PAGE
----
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> For opening standard libraries there is function
> luaL_openlibs()
> which is clear enough. But if I want to open only some
> (not all) library it is mentioned I need to use eg.
> luaopen_math by calling them with lua_call function.
> On the internet I found this snippet
>         lua_pushcfunction(L, luaopen_math);
>         lua_pushstring(L, LUA_MATHLIBNAME);
>         lua_call(L, 1, 0);
> and it works in my program. But from reference manual it is not
> clear that luaopen_xxx function need any argument (LUA_XXXLIBNAME)
> and that this argument is string. From reference manual I could
> not extract enough information to correctly open individual
> library. [...]

Actually, you do not have to pass this parameter to open the standard
libraries. 'require' passes this parameter and some other libraries may
need it; so, for politeness, linit.c does that too. But all standard
libraries work fine without this parameter.

> In description of string module maybe there should be explicitly noted
> that string.byte string.char string.len (perhaps other functions too)
> works intuitively only with ASCII encoding. With utf-8 encoding
> that I have set on my computer results are strange. I do not know how
> they work under Windows Unicode charset.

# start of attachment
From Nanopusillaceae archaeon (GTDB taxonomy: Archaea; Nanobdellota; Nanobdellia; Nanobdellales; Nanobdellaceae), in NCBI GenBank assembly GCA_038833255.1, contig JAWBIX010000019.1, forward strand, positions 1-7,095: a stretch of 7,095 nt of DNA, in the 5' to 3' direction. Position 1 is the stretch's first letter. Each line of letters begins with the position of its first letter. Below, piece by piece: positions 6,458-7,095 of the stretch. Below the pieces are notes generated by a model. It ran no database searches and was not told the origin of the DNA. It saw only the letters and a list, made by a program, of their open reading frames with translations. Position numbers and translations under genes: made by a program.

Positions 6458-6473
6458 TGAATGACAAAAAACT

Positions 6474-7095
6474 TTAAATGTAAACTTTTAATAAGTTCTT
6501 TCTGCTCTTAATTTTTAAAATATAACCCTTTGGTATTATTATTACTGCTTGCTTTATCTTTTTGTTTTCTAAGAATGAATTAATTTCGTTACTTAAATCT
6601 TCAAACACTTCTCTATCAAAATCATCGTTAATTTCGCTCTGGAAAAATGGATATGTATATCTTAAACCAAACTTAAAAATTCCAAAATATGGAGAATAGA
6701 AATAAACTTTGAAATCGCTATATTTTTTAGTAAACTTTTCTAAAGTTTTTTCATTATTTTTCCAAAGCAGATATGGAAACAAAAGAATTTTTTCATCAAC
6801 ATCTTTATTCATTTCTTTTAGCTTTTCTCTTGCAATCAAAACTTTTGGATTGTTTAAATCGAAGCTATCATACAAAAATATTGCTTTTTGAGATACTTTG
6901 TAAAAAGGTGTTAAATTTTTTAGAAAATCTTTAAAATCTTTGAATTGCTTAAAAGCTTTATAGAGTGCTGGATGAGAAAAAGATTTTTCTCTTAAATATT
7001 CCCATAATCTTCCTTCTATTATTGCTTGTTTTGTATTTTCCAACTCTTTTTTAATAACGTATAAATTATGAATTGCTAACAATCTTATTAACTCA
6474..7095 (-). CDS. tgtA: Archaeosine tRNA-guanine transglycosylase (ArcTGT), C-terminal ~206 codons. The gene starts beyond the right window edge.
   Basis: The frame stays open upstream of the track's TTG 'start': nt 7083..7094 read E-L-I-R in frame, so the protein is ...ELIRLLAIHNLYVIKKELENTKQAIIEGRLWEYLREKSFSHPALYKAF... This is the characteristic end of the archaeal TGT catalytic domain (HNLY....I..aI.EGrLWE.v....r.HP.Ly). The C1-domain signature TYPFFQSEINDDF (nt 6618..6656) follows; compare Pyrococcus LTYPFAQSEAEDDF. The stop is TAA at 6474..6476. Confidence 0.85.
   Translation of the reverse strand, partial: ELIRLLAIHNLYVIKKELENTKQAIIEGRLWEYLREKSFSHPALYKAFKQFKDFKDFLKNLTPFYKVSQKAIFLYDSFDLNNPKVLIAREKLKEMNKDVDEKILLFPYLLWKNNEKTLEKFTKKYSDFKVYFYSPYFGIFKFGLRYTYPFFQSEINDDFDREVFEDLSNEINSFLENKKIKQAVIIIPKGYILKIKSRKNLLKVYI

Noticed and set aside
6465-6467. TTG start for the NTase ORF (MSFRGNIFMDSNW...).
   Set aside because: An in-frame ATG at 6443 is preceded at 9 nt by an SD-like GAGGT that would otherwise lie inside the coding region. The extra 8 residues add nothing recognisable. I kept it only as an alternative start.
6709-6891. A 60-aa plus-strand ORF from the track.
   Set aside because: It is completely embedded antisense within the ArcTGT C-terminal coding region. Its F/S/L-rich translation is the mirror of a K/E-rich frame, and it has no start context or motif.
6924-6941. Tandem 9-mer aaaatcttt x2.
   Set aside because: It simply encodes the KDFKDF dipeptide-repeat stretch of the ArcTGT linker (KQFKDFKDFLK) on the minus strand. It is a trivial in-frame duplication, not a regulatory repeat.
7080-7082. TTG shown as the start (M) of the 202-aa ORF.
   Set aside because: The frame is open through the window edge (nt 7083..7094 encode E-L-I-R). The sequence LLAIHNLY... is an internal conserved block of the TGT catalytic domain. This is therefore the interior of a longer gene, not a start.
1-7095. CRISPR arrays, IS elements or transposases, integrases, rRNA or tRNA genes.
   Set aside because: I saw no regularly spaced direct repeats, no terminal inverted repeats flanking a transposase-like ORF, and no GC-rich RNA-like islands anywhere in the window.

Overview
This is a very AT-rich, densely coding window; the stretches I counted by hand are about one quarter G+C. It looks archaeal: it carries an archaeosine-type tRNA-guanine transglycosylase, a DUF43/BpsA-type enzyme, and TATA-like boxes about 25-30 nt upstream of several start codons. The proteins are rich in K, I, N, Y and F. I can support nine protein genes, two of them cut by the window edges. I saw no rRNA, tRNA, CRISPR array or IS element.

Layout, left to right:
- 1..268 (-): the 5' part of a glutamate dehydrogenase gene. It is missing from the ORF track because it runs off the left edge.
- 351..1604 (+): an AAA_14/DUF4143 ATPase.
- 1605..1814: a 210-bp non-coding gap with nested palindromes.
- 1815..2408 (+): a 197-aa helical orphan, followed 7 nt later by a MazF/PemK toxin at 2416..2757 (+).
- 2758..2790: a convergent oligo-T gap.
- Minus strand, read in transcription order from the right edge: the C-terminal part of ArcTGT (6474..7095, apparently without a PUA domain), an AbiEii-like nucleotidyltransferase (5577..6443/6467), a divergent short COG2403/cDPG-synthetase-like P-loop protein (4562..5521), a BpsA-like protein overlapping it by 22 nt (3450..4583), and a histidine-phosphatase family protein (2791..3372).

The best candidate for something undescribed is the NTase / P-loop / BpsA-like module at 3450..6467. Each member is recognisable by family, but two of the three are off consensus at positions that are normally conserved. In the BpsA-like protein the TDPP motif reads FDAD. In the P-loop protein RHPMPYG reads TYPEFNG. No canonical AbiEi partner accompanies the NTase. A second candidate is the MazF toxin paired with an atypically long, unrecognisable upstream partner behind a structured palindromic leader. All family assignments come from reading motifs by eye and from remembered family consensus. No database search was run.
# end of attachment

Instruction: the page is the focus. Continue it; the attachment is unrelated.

We will add a note about that.

> It is not emphasized that print() function interpret its
> argument as c string. Namely if supplied argument contains
> \0 in string (string.byte(c) == 0) only portion before zero
> is printed. There could be also noted that print() automatically
> adds newline at the end of its argument list.

As 'print' is for quick-and-dirty printing, we prefer not to specify
too many details of its behavior. (If your program depends on these
details, do not use 'print'.)

> Also as it was mentioned in some other thread I would welcome
> explicit note in reference manual that % (modulo) operator and
> math.fmod() function produce different results (albeit both are
> correct).

We will specify that 'fmod' "Returns the remainder of the division of
'x' by 'y' that rounds the quotient towards zero." (Modulo '%' already
says that it rounds toward minus infinity.)

Thanks for the feedback,

-- Roberto